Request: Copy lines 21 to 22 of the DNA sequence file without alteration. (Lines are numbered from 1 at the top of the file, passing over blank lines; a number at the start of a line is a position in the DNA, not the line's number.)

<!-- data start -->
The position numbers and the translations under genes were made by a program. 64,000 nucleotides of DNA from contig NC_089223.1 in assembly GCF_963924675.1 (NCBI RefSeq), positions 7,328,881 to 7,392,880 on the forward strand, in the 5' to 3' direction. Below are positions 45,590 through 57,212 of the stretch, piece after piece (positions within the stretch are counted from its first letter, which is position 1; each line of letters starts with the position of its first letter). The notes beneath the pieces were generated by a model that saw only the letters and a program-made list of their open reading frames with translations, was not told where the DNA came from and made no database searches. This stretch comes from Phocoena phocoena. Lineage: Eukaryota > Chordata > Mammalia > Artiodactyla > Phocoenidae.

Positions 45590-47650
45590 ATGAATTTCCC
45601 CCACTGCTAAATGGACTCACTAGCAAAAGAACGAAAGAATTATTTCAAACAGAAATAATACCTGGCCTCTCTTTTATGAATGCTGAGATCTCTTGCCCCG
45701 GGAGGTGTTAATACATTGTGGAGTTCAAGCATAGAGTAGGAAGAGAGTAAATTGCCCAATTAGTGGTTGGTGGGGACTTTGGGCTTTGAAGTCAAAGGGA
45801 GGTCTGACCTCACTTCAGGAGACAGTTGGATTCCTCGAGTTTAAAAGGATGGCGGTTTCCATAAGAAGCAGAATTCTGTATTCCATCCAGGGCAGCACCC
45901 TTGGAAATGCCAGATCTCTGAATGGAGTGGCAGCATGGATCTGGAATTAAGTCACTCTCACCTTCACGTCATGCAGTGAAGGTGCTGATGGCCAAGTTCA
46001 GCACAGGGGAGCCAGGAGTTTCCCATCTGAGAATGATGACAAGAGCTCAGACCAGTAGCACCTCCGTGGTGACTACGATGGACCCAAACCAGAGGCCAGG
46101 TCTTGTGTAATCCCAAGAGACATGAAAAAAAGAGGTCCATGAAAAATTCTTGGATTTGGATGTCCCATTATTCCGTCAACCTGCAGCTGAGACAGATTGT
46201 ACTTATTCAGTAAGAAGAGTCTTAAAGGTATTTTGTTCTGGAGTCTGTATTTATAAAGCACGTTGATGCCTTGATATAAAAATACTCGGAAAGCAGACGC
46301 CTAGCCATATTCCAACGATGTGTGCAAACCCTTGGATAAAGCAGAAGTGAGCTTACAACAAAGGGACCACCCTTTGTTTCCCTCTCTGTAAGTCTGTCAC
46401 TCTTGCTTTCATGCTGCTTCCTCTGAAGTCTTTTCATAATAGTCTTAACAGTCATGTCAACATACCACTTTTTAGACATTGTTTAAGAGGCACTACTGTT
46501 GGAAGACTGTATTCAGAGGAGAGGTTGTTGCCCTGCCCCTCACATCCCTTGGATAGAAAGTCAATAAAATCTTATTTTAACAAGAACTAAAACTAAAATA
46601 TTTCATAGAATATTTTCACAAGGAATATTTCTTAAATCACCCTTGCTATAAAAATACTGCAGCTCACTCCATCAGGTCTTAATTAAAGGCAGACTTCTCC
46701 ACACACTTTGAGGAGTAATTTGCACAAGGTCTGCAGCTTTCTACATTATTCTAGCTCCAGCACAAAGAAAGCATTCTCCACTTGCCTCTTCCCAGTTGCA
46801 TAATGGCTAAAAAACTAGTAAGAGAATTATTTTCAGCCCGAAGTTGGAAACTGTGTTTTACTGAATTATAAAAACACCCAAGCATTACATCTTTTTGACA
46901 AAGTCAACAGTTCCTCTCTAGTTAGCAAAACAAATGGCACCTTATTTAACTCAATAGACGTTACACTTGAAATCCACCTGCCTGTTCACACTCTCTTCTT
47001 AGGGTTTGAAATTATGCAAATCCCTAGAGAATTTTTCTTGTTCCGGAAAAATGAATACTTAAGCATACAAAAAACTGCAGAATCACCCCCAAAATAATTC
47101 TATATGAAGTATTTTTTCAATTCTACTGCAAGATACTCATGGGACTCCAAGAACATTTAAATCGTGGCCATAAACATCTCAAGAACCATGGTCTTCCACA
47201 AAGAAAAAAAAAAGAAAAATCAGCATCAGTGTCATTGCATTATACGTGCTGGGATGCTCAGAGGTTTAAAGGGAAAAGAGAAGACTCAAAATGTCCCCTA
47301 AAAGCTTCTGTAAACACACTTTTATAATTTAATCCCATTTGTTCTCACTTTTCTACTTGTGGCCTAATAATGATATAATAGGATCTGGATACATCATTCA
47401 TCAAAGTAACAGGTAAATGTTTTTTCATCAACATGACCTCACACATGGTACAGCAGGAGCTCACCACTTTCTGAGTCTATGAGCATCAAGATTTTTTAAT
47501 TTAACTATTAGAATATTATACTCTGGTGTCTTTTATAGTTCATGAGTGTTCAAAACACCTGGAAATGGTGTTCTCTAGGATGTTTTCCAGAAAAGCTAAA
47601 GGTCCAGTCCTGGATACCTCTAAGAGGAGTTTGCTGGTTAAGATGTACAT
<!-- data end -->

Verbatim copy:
47301 AAAGCTTCTGTAAACACACTTTTATAATTTAATCCCATTTGTTCTCACTTTTCTACTTGTGGCCTAATAATGATATAATAGGATCTGGATACATCATTCA
47401 TCAAAGTAACAGGTAAATGTTTTTTCATCAACATGACCTCACACATGGTACAGCAGGAGCTCACCACTTTCTGAGTCTATGAGCATCAAGATTTTTTAAT